The British Labour Party seems determined to mirror the Conservatives’ divisions. The party conference will this morning debate a motion that says the party will “support all options remaining on the table”. Does this mean the option of a vote to remain in the EU? Possibly, says Brexit spokesman Keir Starmer. No, says shadow chancellor John McDonnell. Honestly, you couldn’t make it up. Labour leader Brendan Howlin is over there, trying to talk sense to them. He doesn’t seem to be having much success. Maybe they should have sent Alan Kelly? Ah, stop it.

Denis Staunton's report is here.

In the British press, the Guardian is reporting that May told Leo Varadkar she could live with some sort of a backstop but that Stormont would have to vote on it. There would appear to be one immediate flaw with that one.

All the President’s bills

Lots of coverage this morning of the Presidential election, which is grinding into gear. Yesterday Michael D Higgins became Candidate Higgins, lodging his nomination papers.

He also said he would take part in debates. Just not yet.

This morning it’s the turn of Seán Gallagher who will be banging on the doors of the Customs House, Mrs G and the kids in tow. The three dragons and Sinn Fein’s Liadh Ní  Riada make up the slate of candidates. Journalist Gemma O’Doherty seems unlikely at this stage to make it onto the ballot paper, unless she can persuade Oireachtas members who have already turned her down to change their minds. Possible, but not likely.

Candidate Higgins will no doubt be watching the Dáil Public Accounts Committee (PAC) this morning, where the country’s top civil servant, Martin Fraser, will appear as a witness to assist the members in their neatly - or curiously, depending on your point of view - timed scrutiny of spending in Áras an Uachtaráin. These are murky legal and constitutional waters - the President is not accountable to the Dáil, but the Dáil is responsible for all monies it votes to spend, including on the President’s Establishment (as they say).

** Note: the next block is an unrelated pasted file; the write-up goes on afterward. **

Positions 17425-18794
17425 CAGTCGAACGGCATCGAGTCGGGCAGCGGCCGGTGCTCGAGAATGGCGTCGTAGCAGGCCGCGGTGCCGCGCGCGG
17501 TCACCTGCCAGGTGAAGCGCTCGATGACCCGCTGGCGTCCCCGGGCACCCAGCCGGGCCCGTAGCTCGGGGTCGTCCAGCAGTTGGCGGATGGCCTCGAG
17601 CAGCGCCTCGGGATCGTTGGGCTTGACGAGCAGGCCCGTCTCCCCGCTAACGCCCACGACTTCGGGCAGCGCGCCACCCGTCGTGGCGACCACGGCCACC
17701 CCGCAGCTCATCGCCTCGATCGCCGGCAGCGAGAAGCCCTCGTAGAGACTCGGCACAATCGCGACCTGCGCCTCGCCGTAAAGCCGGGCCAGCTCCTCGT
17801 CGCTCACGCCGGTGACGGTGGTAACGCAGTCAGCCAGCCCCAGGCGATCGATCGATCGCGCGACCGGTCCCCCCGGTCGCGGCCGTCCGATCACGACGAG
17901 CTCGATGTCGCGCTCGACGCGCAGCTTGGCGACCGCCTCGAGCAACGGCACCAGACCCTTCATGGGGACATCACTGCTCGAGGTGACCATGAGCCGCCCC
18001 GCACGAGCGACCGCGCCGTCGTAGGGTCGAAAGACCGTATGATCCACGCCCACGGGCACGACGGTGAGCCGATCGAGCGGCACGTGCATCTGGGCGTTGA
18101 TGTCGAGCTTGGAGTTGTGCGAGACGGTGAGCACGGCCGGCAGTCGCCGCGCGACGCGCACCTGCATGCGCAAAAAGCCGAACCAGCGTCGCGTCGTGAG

Some giggling in the usual disreputable quarters about whether the honourable members will get to inspect Michael D’s room service orders. We’re willing to bet around here that they definitely won’t. Anyway, worth tuning in.

Best reads

David Gwynn Morgan on the PAC and the President.Also on today's front page.

Guess what? One of Ireland's favourite tax loopholes is still flying.

A great explainer from Fiona Reddan.

Liam Sheedy is back as Tipperary manager.

Those of you who think that some pointy-head solving a 160-year-old maths problem is more important have a strange view of the world.


Seán Gallagher is dropping off the nominations papers at 9.30am, and that PAC hearing starts at 10am.

The Dáil has Leaders’ Questions at 2pm following by usual comings and goings until Brexit statements at 6pm and the no confidence motion at 8pm. The vote is provisionally scheduled for 10pm.

The Seanad has statements on the Scally report into the CervicalCheck screening programme.

Full details, including the committees, are here.

And that's it. We'll keep you posted throughout the day on The odd tweet, maybe. Tune in if you can. Keep an eye on Brexit. Remember if you're in Cork that it's the feast day of St Finbarr. And have an utterly fruity day.